Alyssa Nilles has spent the last week at the Medical Lake Veterinary Clinic getting herself familiar with the office and duties assigned to her. For Nilles, who is the clinic’s newest technician, this is the first step to achieving her dream of becoming a veterinarian.
With her father and grandfather being farmers, Nilles, a Medical Lake High School alumna, has spent her entire life around animals. The spark for her goal to become a veterinarian came during a moment in her childhood.
“I bottle-fed a calf when I was in elementary school and I thought ‘I ought to take care of these animals,'” Nilles said. “My grandpa asked then me if I wanted to be a veterinarian.”
Nilles added that her mother’s love and compassion for animals also inspired her.
“One time we rescued a dog from a puppy mill,” Nilles said. “When we brought it home, she sat underneath the table with that dog for two hours.”
Although nearby schools like the College of Veterinary Medicine at Washington State University offered a good program, Nilles decided to leave Medical Lake and attend Whitman College in Walla Walla.
After she graduated college and finished her prerequisites for veterinary school, Nilles returned to Medical Lake and applied for a job at the clinic.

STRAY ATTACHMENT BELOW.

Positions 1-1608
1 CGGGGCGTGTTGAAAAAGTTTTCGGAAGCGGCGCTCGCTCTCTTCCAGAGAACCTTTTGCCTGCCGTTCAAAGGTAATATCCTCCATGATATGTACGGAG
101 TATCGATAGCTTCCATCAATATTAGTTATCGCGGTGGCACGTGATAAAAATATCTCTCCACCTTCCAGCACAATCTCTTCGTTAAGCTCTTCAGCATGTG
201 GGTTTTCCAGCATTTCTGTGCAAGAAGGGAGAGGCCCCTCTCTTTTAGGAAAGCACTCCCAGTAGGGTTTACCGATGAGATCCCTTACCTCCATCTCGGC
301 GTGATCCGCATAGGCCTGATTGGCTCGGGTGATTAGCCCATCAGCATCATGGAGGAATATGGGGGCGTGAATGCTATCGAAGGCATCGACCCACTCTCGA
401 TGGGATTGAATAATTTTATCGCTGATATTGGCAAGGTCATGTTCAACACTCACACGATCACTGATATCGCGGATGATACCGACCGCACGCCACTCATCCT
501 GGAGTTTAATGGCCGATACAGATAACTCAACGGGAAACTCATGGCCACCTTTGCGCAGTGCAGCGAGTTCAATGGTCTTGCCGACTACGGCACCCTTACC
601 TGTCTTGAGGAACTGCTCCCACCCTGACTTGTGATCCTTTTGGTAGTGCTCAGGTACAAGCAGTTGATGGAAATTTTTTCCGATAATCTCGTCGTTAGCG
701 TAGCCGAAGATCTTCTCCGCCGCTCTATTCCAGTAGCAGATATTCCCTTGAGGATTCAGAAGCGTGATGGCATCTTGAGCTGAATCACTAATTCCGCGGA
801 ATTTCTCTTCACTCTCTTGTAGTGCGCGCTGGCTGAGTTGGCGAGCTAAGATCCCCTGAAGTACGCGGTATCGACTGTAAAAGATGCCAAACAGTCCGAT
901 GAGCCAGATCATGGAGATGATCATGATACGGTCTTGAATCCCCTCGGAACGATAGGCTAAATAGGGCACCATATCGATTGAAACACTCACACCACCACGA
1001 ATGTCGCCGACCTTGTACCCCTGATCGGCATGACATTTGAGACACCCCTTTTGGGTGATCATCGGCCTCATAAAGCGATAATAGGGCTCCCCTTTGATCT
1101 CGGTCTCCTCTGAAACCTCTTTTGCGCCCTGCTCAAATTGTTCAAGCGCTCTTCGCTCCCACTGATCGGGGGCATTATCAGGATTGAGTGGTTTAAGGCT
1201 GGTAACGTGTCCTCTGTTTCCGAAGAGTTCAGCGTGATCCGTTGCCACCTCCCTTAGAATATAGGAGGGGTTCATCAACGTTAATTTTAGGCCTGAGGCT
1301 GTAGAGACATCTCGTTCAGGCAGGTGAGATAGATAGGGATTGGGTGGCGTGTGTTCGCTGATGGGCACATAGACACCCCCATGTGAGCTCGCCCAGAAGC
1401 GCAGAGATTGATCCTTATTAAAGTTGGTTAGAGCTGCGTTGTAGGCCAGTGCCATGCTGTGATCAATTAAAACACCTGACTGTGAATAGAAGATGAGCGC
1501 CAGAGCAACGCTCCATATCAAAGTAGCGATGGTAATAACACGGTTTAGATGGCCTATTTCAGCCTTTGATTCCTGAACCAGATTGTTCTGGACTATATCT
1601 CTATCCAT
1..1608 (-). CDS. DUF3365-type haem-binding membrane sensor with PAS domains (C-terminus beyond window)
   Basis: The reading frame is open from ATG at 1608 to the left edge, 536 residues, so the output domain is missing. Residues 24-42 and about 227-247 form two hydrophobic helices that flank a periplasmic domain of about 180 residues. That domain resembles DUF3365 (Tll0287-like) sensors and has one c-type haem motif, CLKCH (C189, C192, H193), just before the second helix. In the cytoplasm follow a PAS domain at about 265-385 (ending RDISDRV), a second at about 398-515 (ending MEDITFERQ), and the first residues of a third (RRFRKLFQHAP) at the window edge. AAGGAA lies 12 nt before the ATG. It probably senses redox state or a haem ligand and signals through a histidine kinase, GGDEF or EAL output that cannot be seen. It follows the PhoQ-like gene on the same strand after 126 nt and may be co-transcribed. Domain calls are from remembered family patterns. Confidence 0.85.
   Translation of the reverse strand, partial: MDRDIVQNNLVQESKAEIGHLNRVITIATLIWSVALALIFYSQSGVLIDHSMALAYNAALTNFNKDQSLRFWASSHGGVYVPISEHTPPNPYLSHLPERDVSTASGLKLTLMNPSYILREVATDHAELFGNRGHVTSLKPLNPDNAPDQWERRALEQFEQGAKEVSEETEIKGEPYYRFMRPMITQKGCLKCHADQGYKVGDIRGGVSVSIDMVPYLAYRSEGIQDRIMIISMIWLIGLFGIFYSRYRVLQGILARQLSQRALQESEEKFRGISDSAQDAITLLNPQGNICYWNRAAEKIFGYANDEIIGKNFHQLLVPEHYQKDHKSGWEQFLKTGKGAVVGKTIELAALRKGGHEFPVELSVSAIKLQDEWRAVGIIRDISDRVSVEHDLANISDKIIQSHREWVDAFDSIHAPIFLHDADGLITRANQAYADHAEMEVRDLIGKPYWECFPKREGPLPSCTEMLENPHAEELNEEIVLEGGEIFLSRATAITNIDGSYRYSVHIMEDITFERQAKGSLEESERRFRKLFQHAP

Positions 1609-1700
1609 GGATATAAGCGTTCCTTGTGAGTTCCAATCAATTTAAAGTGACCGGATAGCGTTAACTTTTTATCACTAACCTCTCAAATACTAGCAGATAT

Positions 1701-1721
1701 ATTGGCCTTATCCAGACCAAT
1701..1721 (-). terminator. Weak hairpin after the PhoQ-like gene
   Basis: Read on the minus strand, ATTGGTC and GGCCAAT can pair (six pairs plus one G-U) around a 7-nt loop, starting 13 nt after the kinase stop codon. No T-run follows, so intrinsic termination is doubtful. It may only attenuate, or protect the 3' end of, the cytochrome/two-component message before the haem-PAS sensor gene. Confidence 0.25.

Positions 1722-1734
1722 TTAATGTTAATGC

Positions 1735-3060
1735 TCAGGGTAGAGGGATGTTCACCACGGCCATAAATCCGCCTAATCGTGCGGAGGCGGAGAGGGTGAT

“I job shadowed the doctors and my family used to bring the animals to the office,” Nilles said.
“I didn’t expect to get the job right away. I would have been happy just to volunteer here.”
According to Jeanette Dutton, the clinic’s business manager, technicians rotate office positions and perform a variety of tasks every day, including preparing for surgery, dental cleaning, postoperative duties, reception, lab work and monitoring anesthesia.
“This type of model requires extra training,” Dutton said. “It can take a technician up to a year to get everything down.”
Dutton said that Nilles will work under head technician Heather Smith, though the other technicians and doctors are also taking their time to help her learn the ropes.
“We train more than other clinics and we’re extremely picky about who we hire,” Dutton said.
Nilles wants to attend WSU to receive her veterinary certification. Clinic doctors Heather O’Bannon and Trina Dutton both attended the school and Nilles hopes to learn everything she can from both of them.
“I plan on asking them so many questions,” Nilles said.
When asked if anything makes her nervous about working at the clinic, Nilles replied “the phone calls.”